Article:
OSL may seem like an overseer of library policy, but it’s really “a technology organization,” said Stephen Spohn, the consortium’s executive director. “We don’t track everything about our member libraries, only the notes that we need to serve them.”
The consortium does have one barricade to deploy on behalf of its members: Library cards are blocked from checking out additional items if they owe $10 or more in fines, or if they have books more than a week overdue. Spohn confirmed that this policy “is consistent across the system” of the OSL catalog.
Speaking from experience: It’s true that delinquent borrowers aren’t pursued, but they aren’t enabled either. I’m known to order too many volumes of a manga I don’t read and then return well past the due date. Logging onto my OSL account in March, I found two books marked with some scarlet letters: “FINE,” read the status column. I had accrued $6.60 on overdue copies of “Dragon Ball” loaned from Greenville and Woonsocket. My card was banned.
And then there were seven
It took some phone calls to determine that seven libraries in Rhode Island remain debt collectors. Middletown Public Library, Portsmouth Free Public Library, Woonsocket Harris Public Library, Harrisville’s Jesse M. Smith Library and Warwick’s Pontiac Free Library all confirmed they still charge overdue fines. Greenville Public Library and Adams Public Library confirmed the same via email.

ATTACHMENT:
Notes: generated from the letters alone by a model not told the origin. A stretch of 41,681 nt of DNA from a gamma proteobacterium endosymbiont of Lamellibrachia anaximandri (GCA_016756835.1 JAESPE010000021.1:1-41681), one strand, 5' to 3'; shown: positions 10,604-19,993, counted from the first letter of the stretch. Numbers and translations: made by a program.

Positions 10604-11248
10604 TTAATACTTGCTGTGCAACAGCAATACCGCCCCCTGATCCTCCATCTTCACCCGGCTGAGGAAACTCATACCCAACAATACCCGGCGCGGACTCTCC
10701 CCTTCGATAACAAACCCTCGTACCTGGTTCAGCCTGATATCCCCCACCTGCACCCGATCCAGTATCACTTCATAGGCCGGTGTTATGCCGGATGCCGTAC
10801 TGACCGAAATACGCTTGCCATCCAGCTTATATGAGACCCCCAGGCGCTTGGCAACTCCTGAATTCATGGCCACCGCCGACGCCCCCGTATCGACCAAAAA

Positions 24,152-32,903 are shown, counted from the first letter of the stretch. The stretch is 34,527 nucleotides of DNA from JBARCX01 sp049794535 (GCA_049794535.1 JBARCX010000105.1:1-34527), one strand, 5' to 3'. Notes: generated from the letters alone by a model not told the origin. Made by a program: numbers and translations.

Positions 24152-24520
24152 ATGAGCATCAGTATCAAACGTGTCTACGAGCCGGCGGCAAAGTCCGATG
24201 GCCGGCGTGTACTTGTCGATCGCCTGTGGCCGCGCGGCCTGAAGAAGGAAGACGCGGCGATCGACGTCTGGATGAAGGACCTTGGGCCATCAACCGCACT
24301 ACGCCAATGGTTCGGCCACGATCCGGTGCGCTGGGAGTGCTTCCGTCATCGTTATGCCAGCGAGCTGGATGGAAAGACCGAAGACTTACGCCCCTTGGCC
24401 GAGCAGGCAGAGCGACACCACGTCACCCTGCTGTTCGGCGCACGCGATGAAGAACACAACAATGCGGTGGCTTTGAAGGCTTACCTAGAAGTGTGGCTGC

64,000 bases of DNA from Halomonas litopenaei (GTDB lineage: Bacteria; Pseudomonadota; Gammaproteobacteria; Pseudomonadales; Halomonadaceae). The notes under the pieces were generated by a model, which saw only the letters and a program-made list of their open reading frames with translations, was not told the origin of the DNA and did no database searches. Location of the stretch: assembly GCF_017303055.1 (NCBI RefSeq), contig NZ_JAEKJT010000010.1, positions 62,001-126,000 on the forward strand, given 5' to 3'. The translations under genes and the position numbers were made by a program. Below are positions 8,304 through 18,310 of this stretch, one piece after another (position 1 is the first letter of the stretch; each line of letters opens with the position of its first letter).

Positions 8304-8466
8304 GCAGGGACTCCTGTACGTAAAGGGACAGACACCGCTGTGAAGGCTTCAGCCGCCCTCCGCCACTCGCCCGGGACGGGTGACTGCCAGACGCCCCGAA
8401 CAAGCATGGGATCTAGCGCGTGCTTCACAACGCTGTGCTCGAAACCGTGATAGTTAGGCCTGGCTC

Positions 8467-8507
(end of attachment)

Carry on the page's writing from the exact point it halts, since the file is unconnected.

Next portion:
Adams, however, only fines adults’ materials, not kids’ books. The revolt often begins in the children’s section, as it did in Cranston. But with six branches and an operating revenue of $3.8 million in 2022, the municipally-structured Cranston is one of the state’s biggest and wealthiest libraries.
Things are different in Greenville, where the public library’s director Dorothy J. Swain explained the fine rationale via email. While Swain stressed the library is “very amicable” to work out payment plans or even occasionally waive fines for those having difficulty paying fines, its board of trustees still saw a need for overdue charges.
“They felt there would be no incentive to return the materials,” Swain said. “They also felt that as a nonprofit public library this could affect our revenue stream.”
Fines, Garcia noted, have “unfortunately…been built into library budgets for decades and decades and decades.” But he also acknowledged that most of the revenue earmarked from fines would’ve never actually arrived.
Our board determined that they did not want the library to be fine free. They felt there would be no incentive to return the materials. They also felt that as a non-rofit public library this could affect our revenue stream.
– Dorothy J. Swain, director of Greenville Public Library